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Introduction Microsoft released the new Surface Pro and recently a new operating system, Windows 10 version 1709 (Fall Creators Update). Now you can automate the installation of it using PowerShell. This script has been written to allow you to automate the deployment Windows 10 version 1709 (Fall Creators Update) using the latest available software including: Windows 10 x64 (version 1709) Microsoft Deployment Toolkit (MDT) build 8443 Latest available 2017 drivers for the Surface Pro Windows 10 ADK (version 1709) Windows Server 2016 Note: This is fully automated, and as this does install a Windows Deployment Services server role hosting a boot image, you should modify the script accordingly and test it thoroughly in a lab first. This script is tailored for one thing only, deploying Windows 10 x64 version 1709 to the Microsoft Surface Pro with all drivers loaded and MDT 2013 preconfigured. Download it and customize it to suit your needs for other hardware if you wish because what it does is pretty cool. This script performs the following actions:- Downloads and then Installs Windows ADK 10 (version 1709) if you have not done so already Downloads and then Installs MDT, if you have not done so already Downloads all required drivers for Microsoft Surface Pro if you have not done so already Imports the Windows 10 x64 (version 1709) operating system into MDT Imports the Microsoft Surface Pro drivers into MDT Creates Selection Profiles for Surface Pro and WinPE x64 Creates a Deploy Windows 10 X64 version 1709 task sequence Edits the Deploy Windows 10 X64 version 1709 task sequence and adds an inject drivers step for Microsoft Surface Pro Sets a WMI query for hardware detection for the Surface Pro on the corresponding driver step Injects the Microsoft Surface Pro network drivers into the LiteTouchPE_x64.wim Creates custom CustomSettings.ini and BootStrap.ini files Disables the X86 boot wim (as it is not needed for Surface Pro) Changes the Selection Profile for the X64 boot wim to use the WinPE x64 selection profile Installs the Windows Deployment Service role Configures the WDS role and adds the previously created LiteTouchPE_x64.wim Starts the WDS service so that you can PXE boot (UEFI network boot). All you have to do is download the script below, modify some variables, then place certain files in the right place such as the Windows 10 x64 Enterprise (version 1709) media. Please ensure you have a working DHCP scope on your Active Directory domain controller, then PXE boot a Microsoft Surface Pro and sit back and enjoy the show. Step 1. Download the script The PowerShell script will do all the hard work for you, it is in the Downloads section at the end of this guide, download it, unzip it and place it on the server that is designated to be the MDT server. Step 2. Configure the variables in the script Once you have downloaded and extracted the script, you need to configure certain variables interspersed throughout the script. I'll highlight the ones you need to edit. The most important of them is the $SourcePath variable (line 53) as this decides where to get the content from and where to store it. This variable should point to a valid drive letter, the folder name will be created if it does not exist. The $FolderPath variable (line 237) specifies the MDT Deployment share root folder for example C:\MDTDeploy. There are other variables to configure, for joining the Domain (lines 315-317) and then you need to configure how you actually connect to the MDT server from WinPE (lines 392-396) Step 3. Copy the Windows 10 x64 (version 1709) operating system files Mount a Microsoft Windows 10 x64 Enterprise (version 1709) ISO and copy the contents to $SourcePath\Operating Systems\Windows 10 x64\1709 as shown below Step 4. Optionally copy MDT, ADK 10, Surface Pro drivers This is an optional step. If you've already downloaded the above files then place them in the source folder, otherwise the script will automatically download them for you. Note: You do not have to do this as the script will download the content for you if it's not found. Step 5. Optionally copy your Applications to the respective folders This is an optional step. If you have apps like Office 365, copy them to their respective folders under Applications. If you do add any applications, you'll need to edit the corresponding section within the script for the CustomSettings.ini and replace the GUID for the App, these applications are remmed out with a #, as shown here (line 358) and here in line 294... Step 6. Run the script On the server that will become your MDT server, start PowerShell ISE as Administrator. Click on the green triangle to run the script. Below you can see the script has completed. After the script is complete, you are ready to test deploying Windows 10 version 1709 (Fall Creators Update) to a Microsoft Surface Pro. You can see that Windows Deployment Services is installed and that the ADK 1709 version of the MDT LiteTouch_X64 boot wim is already imported. This boot image also has the Surface Pro network drivers added. After opening the Deployment Workbench, you can see the Deploy Windows 10 x64 version 1709 task sequence is created The Surface Pro Inject drivers step is pre-configured for you and the WMI query for the hardware is also added on the options tab drivers specific to the Surface Pro for are imported into MDT Step 7. Sit back and watch the deployment Take a properly shutdown Surface Pro , and power it on using the following sequence. Hold the down volume key and then press the power button while continuing to hold down the volume key, it should PXE boot. Press enter when prompted before loading the boot image before prompting you for a computer name, note that it's currently set to SurfacePro in CustomSettings.ini contained within the script, you can change that behavior in the UI itself (CustomSettings.ini on the Properties/Rules of the DeploymentShare) or automate it via the many methods available such as those that Mikael describes here click Next and off it goes, with your customized Company name and after a while it's all done Troubleshooting If the script has issues starting WDS (and you see the error below) then restart the server, as you were asked to do at the end of the script ;-). If you cannot PXE boot, because WDS is not accepting connections (revealed by the PXE Response tab in WDS properties), then look for the following error in the scripts output: An error occurred while trying to execute the command. Error Code: 0x5 Error Description: Access is denied. If you see that error, then the user you are logged in as does not have sufficient permissions to configure WDS. To grant permissions to the Windows Deployment Server (MDT01) do as follows Open Active Directory Users and Computers. Right-click the OU where you are creating prestaged computer accounts, and then select Delegate Control. On the first screen of the wizard, click Next. Change the object type to include computers. Add the computer object of the Windows Deployment Services server, and then click Next. Select Create a Custom task to delegate. Select Only the following objects in the folder. Then select the Computer Objects check box, select Create selected objects in this folder, and click Next. In the Permissions box, select the Write all Properties check box, and click Finish. Repeat the above process to grant appropriate permissions for the User who will run the PowerShell script Summary Automating the deployment of Windows 10 version 1709 (Fall Creators Update) to the Microsoft Surface Pro using PowerShell and MDT is easy when you know how. Downloads Download the PowerShell script contained in the ZIP file. Deploy Windows 10 Fall Creators Update to Microsoft Surface Pro with MDT - November 2017.zip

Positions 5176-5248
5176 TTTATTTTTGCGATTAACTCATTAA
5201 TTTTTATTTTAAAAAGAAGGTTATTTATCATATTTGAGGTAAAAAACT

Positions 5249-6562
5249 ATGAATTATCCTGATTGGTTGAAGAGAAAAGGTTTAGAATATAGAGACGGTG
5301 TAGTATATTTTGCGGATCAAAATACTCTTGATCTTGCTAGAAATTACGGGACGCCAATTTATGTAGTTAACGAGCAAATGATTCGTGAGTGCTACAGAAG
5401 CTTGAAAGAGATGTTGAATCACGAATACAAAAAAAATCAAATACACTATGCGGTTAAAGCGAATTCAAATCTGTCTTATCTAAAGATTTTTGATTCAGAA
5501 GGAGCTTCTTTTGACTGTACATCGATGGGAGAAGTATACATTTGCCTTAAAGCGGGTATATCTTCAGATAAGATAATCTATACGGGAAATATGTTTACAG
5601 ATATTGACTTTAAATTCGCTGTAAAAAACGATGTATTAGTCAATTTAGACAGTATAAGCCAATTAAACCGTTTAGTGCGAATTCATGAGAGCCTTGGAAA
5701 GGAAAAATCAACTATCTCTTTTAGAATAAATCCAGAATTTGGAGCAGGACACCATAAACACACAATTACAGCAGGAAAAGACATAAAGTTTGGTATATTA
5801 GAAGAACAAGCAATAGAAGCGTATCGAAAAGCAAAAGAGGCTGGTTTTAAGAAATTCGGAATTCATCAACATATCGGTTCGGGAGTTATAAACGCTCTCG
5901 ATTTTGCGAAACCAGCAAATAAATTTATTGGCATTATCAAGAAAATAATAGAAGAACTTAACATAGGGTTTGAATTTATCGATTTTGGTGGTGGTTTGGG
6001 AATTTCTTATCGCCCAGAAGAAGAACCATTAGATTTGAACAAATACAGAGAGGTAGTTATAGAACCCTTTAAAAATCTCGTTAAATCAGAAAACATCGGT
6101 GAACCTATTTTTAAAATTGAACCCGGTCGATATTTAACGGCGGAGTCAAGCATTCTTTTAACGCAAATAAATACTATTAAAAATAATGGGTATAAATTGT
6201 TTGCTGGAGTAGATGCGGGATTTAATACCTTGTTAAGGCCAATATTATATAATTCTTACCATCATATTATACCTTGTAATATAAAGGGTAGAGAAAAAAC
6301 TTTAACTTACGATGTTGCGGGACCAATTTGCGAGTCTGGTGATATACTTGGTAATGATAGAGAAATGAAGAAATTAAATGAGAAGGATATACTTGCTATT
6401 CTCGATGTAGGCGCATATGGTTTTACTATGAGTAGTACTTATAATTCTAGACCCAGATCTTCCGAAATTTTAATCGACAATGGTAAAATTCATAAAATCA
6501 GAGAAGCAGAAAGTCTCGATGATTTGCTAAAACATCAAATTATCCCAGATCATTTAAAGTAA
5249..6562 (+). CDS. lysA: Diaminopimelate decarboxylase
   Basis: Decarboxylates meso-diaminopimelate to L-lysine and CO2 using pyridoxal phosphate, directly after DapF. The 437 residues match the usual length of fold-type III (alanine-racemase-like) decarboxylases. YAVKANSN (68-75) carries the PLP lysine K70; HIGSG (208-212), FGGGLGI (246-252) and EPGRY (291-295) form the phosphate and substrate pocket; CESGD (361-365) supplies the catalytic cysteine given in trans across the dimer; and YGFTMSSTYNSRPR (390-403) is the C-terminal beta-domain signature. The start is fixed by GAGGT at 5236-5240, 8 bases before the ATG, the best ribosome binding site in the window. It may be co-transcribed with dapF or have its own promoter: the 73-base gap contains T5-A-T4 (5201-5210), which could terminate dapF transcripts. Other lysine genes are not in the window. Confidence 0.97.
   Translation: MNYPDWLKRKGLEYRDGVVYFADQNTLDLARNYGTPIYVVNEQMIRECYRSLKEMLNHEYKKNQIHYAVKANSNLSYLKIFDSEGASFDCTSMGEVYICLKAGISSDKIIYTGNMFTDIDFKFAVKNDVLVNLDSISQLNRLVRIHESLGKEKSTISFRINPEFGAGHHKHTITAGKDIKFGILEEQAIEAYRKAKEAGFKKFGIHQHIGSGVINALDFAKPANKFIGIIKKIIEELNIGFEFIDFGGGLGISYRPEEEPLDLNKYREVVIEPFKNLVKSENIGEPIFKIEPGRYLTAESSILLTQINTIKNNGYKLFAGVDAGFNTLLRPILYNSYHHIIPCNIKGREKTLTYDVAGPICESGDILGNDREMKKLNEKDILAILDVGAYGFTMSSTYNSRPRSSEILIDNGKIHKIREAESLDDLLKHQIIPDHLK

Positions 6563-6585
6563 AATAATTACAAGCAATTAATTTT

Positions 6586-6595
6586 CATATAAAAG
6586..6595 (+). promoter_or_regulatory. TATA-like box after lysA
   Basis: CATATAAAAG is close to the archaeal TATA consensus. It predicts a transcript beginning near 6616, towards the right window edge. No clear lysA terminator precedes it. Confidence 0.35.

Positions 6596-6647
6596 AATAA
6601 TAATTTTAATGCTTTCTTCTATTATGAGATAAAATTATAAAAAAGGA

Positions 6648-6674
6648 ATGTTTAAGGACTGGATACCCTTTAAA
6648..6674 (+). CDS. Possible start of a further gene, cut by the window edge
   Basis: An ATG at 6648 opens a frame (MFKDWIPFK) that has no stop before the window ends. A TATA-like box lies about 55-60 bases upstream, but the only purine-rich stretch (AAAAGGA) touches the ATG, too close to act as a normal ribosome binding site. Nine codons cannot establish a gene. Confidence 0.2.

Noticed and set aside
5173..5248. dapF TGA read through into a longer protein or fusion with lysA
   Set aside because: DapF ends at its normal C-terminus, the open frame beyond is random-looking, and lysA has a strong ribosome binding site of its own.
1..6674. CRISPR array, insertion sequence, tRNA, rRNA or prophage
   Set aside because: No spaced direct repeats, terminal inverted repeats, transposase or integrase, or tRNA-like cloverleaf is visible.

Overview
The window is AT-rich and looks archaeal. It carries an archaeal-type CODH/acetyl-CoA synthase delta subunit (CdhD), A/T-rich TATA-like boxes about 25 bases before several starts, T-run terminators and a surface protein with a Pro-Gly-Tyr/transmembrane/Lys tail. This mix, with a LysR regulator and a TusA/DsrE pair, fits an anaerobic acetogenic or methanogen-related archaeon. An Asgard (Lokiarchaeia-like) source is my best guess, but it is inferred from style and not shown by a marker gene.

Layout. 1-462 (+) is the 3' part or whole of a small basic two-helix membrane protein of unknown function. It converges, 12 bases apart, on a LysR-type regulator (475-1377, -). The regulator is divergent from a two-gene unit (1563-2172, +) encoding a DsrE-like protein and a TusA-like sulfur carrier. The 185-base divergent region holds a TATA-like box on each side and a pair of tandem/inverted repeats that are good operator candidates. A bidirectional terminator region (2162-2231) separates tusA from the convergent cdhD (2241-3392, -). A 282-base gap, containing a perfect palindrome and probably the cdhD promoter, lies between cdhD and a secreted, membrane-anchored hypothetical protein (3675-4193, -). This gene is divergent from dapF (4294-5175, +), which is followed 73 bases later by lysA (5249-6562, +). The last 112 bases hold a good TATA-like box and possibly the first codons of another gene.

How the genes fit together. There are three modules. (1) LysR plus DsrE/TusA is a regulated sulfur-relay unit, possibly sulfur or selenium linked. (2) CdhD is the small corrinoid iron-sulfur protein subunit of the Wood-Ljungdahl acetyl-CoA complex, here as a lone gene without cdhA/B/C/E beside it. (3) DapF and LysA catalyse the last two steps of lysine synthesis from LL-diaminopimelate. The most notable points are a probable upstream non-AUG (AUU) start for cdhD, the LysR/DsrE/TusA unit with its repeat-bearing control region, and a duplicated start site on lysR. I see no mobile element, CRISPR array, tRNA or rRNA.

Introduction In Part 1 I showed you how you can configure BitLocker on Windows 10 devices using Microsoft Intune, but that method relies on the end user actually clicking on the notification in Windows and then continuing through the wizard until completion. In this post I'll show you how you can automate that part of the process, using an MSI that is based upon an MSI that was originally created by Pieter WigLeven. That MSI creates a scheduled task to run daily until the drive is encrypted. Pieter's solution was great but lacked some key features that I wanted such as logging (so that you can view errors which may occur during the encryption phase), logic and a user facing reboot prompt. Therefore, I decided to rewrite the PowerShell script included in the MSI and then re-package it for your benefit. Note: I'd recommend you test this solution in a lab environment, I used Windows 10 version 1703 Hyper-v based virtual machines (Generation 2) with a Virtual TPM enabled. Also to note, this MSI (and Pieters) does not check for the existance of a third party encryption tool, if you want that functionality then you'll need to modify the PowerShell script accordingly and then repackage it as described in Step 5. Enabling a Virtual TPM If you use Hyper-v VM's without a Virtual TPM enabled then the PowerShell script will exit logging errors and will not start the encryption. You can enable the Virtual TPM in the Security settings of your virtual machine (shown in the screenshot below) by placing a check mark in Enable Trusted Platform Module. Step 1. Download the MSI Note: In this guide I've used the windows-noob.com version of the MSI. I've modified the MSI as described in Step 5 and made it available in the Downloads section of this Guide, it includes new features such as Detailed logging Logic to check if encryption was enabled Reboot notification for end users Automatically remove the scheduled task once encryption is enabled You can get the the windows-noob.com version of the MSI in the Downloads section of this guide (scroll down....) or you can get the original MSI from Pieter. Keep in mind that if you are doing Azure AD join, that the user is automatically an Administrator, if however you are using Windows Autopilot then the user will not be an Administrator. The windows-noob.com version of the tool is based on the user being an Administrator. Step 2. Add the MSI as a LOB app in Intune Now that you have the MSI available, it's time to upload it into Intune. In the Intune service in Azure, select Mobile Apps, then Apps, then click on + Add to add an App. Select Line of Business app in the drop down, then select Select file and point it to the downloaded MSI file before clicking on OK. Next click on App Configuration and fill in some details about the application before clicking on OK finally click on Add. Step 3. Assign the app as Required to a User Group Next you will deploy the application (Assign) to a group of Users. In this guide I've created an Assigned User Group called Automate BitLocker Encryption (Users) which contains users that I want to target with this policy. Click on Assignment, then click on Select Groups, select the User Group you created previously and then click on Select. For Type, click on the dropdown and select Required and then click on Save. This will mean that any users in this User Group will be targeted by this required application and it will automatically download and run. Step 4. Verify the experience On a Windows 10 computer that is not yet BitLockered (and not encrypted by any third party encryption), Logon as a user that is a member of the above User Group. Keep in mind that they also need to have received the BitLocker Configuration created in Part 1 of this guide. That policy will set the BitLocker Configuration options (such as Encryption Algorithm), but it will not start encryption automatically. Trigger a Sync using the appropriate button. This will pull down the new policy and start the download and installation of the MSI which in turn will copy some files, and create a scheduled task. Once policy is received, you can see that the application is installed in Control Panel And three files are present in the File System at C:\Program Files (x86)\BitLockerTrigger. Note: The VBS kicks off the PowerShell script and the XML file is used in the creation of the Task Scheduler task. You can also check Task Scheduler to see the task is added, and that it is scheduled to run at 2pm. Tip: By default Windows Task Scheduler has the History tab disabled by default, to enable it you must start Task Scheduler as Administrator (Run as Administrator) and then click on Enable All Tasks History in the right pane. This will give you some details about the running task and whether it did run or not, but for more details about the task review the TriggerBitLocker.log file as described below. Running the Task You can wait until 2pm for the scheduled task to run or right click on the task and choose Run to run it now. after it has run, if everything was ok it will popup a reboot to the user, if things don't go according to plan use CMTrace.exe and navigate to C:\Windows\Temp and open the generated log file C:\Windows\Temp\TriggerBitLocker.log The log file should reveal any problems that occur. In the example below you can see what happens when you try to run the task on a computer without a TPM. The key takeaway here is that logging is now included with the MSI and the PowerShell logic will avoid popping up a reboot message to the end user in the event that it has not succeeded to enable Encryption. On a computer that meets the specifications (TPM), the PowerShell script enables encryption and the user will see the popup, they can delay for a few hours or accept the reality that they are getting Encrypted with BitLocker. and if they choose Reboot Now they'll see something like this After the reboot we can verify BitLocker encryption status and the recovery key is in Intune in Azure. job done ! Note: After successfully enabling BitLocker the script deletes the Scheduled Task so that it no longer re-runs. Step 5. (Optional) Edit the MSI with Advanced Installer If you'd like to update the MSI yourself, you can install the MSI on a vm, and pull the scripts from the folder shown above, then load it using Advanced Installer. Edit what you want in the package and edit the PowerShell script to suit your needs, once done copy the replacement scripts back into the MSI in the Files and Folders section below Once done, to build the package click on the Save icon in the ribbon. And use that compiled MSI in the guide above. Downloads Below is the windows-noob.com version of Pieters MSI, this version was compiled using Advanced Installer 14.2.1 (great product !) and contains improvements to the PowerShell script such as logic handling, logging to help with troubleshooting and a Reboot computer popup at the end of the script which only appears if encryption is enabled. windows-noob.com TriggerBitlocker.msi (version 220.127.116.11) - TriggerBitlocker.msi windows-noob.com TriggerBitLockerUser.msi (version 18.104.22.168TriggerBitlockerUser.msi Recommended reading Hardware independent automatic Bitlocker encryption using AAD/MDM https://blogs.technet.microsoft.com/home_is_where_i_lay_my_head/2017/06/07/hardware-independent-automatic-bitlocker-encryption-using-aadmdm/#comment-26696 Configuring BitLocker in Intune - Part 1. Configuring BitLocker https://www.windows-noob.com/forums/topic/15514-configuring-bitlocker-in-intune-part-1-configuring-bitlocker/ Download Advanced Installer http://www.advancedinstaller.com/download.html
Hello, I found the script below on an old TechNet forum post. I'm curious about the variables being used. Are they ConfigMgr variables or something the poster created? If they are known variables in ConfigMgr where can I find these values? Is there a documented list somewhere? Start-CMSoftwareUpdateDeployment -CollectionName $CollectionName -DeploymentType $DeploymentIntent -DeploymentName $DeployMentName -DeploymentAvailableDay(Get-date) -DeploymentExpireTime (Get-Date) Thanks, Mike